China unveiled a list of U.S. goods including pork, apples and steel pipe that it may hit with higher import duties in response to President Donald Trump's tariff hike on steel and aluminum.
Asian stock markets slumped Friday after Beijing responded to the Trump administration's tariff hikes by saying it may slap higher import duties on a range of U.S. goods, ratcheting up fears of a trade war.
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KEEPING SCORE: Japan's benchmark Nikkei 225 index plunged 3.8 percent to 20,765.74 and South Korea's Kospi tumbled 2.3 percent to 2,439.53. Hong Kong's Hang Seng lost 3.4 percent to 30,001.57 and the Shanghai Composite in mainland China sank 2.9 percent to 3,169.19. Australia's S&P/ASX 200 skidded 1.9 percent to 5,824.50.
TRADE WAR: China unveiled a list of U.S. goods including pork, apples and steel pipe that it may hit with higher import duties in response to President Donald Trump's tariff hike on steel and aluminum. The Commerce Ministry urged Washington to negotiate a settlement, saying U.S. tariffs undermine the global trading system. Hours earlier, Trump set in motion a new round of sanctions that include tariffs on $48 billion worth of Chinese imports, which he said was in response to theft of American technology. The U.S. Trade Representative identified 1,300 product lines as potential targets, including aerospace, information and communication technology, and machinery, but further details were scant.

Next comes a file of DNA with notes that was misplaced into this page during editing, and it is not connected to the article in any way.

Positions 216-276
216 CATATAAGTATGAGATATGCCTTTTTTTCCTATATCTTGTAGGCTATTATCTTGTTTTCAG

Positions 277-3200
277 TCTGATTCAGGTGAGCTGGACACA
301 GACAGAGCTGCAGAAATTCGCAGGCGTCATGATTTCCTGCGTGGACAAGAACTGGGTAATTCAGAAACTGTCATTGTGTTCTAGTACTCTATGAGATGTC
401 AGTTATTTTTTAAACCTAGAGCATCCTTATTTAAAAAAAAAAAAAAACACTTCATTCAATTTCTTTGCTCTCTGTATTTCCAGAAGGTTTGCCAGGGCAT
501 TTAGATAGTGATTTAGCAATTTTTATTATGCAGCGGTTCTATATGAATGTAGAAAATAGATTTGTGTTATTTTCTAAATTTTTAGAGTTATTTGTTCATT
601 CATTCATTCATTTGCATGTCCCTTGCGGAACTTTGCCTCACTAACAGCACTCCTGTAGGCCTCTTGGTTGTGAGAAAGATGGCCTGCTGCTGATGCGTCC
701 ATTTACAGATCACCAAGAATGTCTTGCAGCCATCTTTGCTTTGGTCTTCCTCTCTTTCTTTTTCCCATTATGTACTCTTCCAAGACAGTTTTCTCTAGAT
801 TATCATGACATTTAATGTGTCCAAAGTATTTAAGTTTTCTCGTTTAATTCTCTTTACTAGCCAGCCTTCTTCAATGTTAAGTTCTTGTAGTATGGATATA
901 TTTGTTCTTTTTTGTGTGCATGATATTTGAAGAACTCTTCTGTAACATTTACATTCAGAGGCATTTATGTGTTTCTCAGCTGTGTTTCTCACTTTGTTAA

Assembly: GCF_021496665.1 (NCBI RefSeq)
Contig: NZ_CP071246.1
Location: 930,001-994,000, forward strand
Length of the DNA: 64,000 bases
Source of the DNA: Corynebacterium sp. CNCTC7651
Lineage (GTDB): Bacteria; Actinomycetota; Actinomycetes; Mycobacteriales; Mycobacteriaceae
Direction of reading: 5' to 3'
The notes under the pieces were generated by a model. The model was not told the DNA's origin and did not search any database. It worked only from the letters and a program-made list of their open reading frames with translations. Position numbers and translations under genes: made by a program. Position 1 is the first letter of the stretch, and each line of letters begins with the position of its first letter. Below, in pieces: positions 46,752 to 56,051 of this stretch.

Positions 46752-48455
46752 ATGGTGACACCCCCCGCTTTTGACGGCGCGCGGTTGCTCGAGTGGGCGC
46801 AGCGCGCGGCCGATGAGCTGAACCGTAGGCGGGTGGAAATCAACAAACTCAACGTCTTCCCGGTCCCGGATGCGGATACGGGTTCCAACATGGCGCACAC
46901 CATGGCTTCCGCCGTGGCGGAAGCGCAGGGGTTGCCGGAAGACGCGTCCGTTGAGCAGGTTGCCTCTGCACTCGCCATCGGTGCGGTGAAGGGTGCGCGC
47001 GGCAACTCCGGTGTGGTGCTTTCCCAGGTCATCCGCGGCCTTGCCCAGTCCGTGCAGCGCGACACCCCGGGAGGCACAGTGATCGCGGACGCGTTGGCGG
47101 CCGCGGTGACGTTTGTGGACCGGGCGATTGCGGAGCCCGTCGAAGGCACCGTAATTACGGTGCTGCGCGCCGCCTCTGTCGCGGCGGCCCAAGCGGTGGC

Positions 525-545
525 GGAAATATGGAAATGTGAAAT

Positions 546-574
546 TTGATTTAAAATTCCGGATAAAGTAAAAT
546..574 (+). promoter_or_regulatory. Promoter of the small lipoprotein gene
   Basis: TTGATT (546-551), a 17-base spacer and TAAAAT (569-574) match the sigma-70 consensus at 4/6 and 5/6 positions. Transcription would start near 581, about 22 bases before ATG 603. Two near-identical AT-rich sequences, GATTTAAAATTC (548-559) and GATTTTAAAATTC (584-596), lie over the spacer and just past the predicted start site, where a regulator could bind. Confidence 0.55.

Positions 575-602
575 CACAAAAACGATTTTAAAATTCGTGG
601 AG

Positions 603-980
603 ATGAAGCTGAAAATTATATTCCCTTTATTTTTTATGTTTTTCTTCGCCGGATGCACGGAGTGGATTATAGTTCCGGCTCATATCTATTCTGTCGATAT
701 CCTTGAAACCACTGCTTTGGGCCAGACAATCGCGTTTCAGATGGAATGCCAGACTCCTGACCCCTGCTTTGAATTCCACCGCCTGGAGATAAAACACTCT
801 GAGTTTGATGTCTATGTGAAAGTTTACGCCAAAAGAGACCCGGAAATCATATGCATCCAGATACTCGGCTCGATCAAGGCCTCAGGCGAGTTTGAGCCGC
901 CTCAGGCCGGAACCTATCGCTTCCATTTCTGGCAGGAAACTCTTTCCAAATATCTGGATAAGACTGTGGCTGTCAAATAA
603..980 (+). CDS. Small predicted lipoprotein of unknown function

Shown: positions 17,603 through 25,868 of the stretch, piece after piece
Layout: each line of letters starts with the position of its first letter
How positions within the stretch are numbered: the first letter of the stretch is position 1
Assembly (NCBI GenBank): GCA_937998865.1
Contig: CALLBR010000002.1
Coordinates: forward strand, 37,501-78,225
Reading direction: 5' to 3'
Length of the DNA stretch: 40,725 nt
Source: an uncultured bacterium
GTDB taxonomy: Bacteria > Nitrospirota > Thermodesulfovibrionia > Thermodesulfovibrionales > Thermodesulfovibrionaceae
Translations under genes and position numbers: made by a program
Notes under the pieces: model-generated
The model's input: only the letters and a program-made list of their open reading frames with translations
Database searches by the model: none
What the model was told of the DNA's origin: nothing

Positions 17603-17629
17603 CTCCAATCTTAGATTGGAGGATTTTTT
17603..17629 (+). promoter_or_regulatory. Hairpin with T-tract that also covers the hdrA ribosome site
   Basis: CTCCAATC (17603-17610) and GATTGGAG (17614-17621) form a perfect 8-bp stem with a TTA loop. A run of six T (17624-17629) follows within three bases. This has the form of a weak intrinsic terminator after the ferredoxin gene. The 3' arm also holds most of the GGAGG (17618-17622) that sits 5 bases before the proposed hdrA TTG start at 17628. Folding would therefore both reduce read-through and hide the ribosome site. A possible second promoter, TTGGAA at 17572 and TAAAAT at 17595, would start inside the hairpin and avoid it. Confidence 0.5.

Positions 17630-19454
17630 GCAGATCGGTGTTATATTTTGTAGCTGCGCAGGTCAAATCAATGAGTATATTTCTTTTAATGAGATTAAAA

ANALYST INSIGHT: "Markets are looking immensely fragile today. Strap in as a tit-for-tat tariff tiff is about to start," said Stephen Innes, head of Asian trading at OANDA.
WALL STREET: The S&P 500 index skidded 2.5 percent to 2,643.69. The Dow Jones industrial average sank 2.9 percent to 23,957.89. The Nasdaq composite gave up 2.4 percent to 7,166.68.
CURRENCIES: The dollar fell to 104.87 yen from 105.28 yen in late trading Thursday. The euro rose to $1.2332 from $1.2302.
ENERGY: Oil futures rallied. Benchmark U.S. crude rose 95 cents to $65.27 a barrel in electronic trading on the New York Mercantile Exchange. The contract shed 87 cents, or 1.3 percent, to close at $64.30 a barrel in New York. Brent crude, used to price international oils, rose 92 cents to $69.30 a barrel in London.
First Published: IST